In addition, sales to third countries for affiliates in China dropped sharply after the trade war began, but remained largely unchanged for affiliates elsewhere in Asia. Taken together, it is likely that the drop in total sales was driven by a drop in sales to third countries.  

Stock market performance of parent firms of Japanese affiliates

Here, the treatment group comprised Japanese firms with China-North America trade, plus a control group of those with no China-North America trade. The focus is on the three days around 22 March 2018, when tariffs on Chinese goods were proposed.

Stock market returns for listed Japanese firms with some amount of China-North America trade was 0.4% lower than the listed firms without China-North America trade during the three-day window. This suggests that Japanese MNCs with China-North America trade were more harmed by the US-China trade war than those without China-North America trade. 

Japanese firms with China-North America trade suffered even greater market value declines in this period if they had a higher import share from Japan. This is because the affiliates in China would purchase fewer inputs from their parents in Japan as a result of the trade war, further lowering the value added and profit of the parent firm and putting downward pressure on its stock price.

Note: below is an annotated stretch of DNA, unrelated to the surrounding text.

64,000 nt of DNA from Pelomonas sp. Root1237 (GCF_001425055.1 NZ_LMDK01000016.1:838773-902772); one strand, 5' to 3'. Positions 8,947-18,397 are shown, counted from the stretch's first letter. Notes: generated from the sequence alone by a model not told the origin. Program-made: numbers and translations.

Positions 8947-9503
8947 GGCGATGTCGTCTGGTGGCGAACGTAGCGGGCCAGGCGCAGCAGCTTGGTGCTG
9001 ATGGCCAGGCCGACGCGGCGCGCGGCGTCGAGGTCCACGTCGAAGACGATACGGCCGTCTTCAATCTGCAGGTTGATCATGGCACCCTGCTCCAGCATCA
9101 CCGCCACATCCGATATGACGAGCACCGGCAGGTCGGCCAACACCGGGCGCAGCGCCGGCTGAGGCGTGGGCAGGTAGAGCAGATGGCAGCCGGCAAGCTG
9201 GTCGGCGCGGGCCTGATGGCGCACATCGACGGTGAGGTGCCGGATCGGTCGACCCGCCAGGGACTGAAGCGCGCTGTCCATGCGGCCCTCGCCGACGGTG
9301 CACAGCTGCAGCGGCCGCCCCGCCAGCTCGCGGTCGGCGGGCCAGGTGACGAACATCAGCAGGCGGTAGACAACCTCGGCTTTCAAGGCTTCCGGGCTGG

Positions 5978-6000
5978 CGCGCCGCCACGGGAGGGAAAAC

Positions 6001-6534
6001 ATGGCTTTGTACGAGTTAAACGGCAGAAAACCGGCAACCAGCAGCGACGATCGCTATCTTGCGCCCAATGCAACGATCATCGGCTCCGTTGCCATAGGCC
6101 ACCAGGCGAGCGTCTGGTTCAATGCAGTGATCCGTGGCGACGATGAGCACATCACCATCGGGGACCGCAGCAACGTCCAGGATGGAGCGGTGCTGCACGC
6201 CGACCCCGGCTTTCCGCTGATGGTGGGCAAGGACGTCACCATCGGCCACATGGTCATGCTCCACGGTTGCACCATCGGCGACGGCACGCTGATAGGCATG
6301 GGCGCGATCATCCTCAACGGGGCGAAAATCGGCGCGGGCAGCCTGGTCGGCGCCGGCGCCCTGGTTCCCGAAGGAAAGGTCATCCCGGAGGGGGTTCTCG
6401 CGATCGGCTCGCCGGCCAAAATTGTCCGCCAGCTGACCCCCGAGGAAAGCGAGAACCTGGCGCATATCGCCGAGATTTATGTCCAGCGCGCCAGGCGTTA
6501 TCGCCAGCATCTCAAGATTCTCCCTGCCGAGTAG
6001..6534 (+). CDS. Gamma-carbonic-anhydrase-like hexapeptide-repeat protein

On two other dates – 18 June 2018 and 5 May 2019, when president Trump proposed a longer list of tariffs and an increase in the tariff rate – the stock market return of the listed Japanese firms with China-North America trade was significantly lower than others.

The impact on Japan

The operations in China of Japanese MNCs have been negatively affected by the trade war, especially when Chinese affiliates rely heavily on trade with North America. This led to a reduction in their stock prices. The impact is amplified when the Chinese affiliates are more integrated in the value chain of the MNCs – that is, if they have a higher import share from Japan. 

These findings show that the impact of the trade war has been felt beyond the two countries that are directly involved. To get a fuller picture of the trade war’s impact on the global economy, we must take into account trade and multinational production linkages across countries.


Casselman, B (2019), “Trade War Starts Changing Manufacturers in Hard-to-Reverse Ways”, New York Times, 30 May.

Amiti, M, S J Redding, and D Weinstein (2019), "The impact of the 2018 trade war on us prices and welfare," NBER technical report.

Fajgelbaum, P D, P K Goldberg, P J Kennedy, and A K Khandelwal (2019), "The return to protectionism", National Bureau of Economic Research technical report.

Huang, Y, C Lin, S Liu, and H Tang (2018), "Trade Linkages and Firm Value: Evidence from the US-China Trade War", working paper.

Sun, C, Z Tao, H Yuan, H Zhang (2019), "The Impact of the US-China Trade War on Japanese Multinational Corporations", RIETI discussion paper 19-E-050.



Topics:  International trade

Tags:  Japan, trade war, tariff war, US-China trade war, Trump, protectionism, global value chain

Assistant Professor, Faculty of Business and Economics, University of Hong Kong

HSBC Professor in Global Economy and Business Strategy, Director of the Institute for China and Global Development, University of Hong Kong

PhD candidate, Faculty of Business and Economics, University of Hong Kong

Senior Fellow, RIETI; Research Fellow, Center for East Asian Economic Studies, Kyoto University; Research Fellow, Research Institute for Oriental Cultures, Gakushuin University


CEPR Policy Research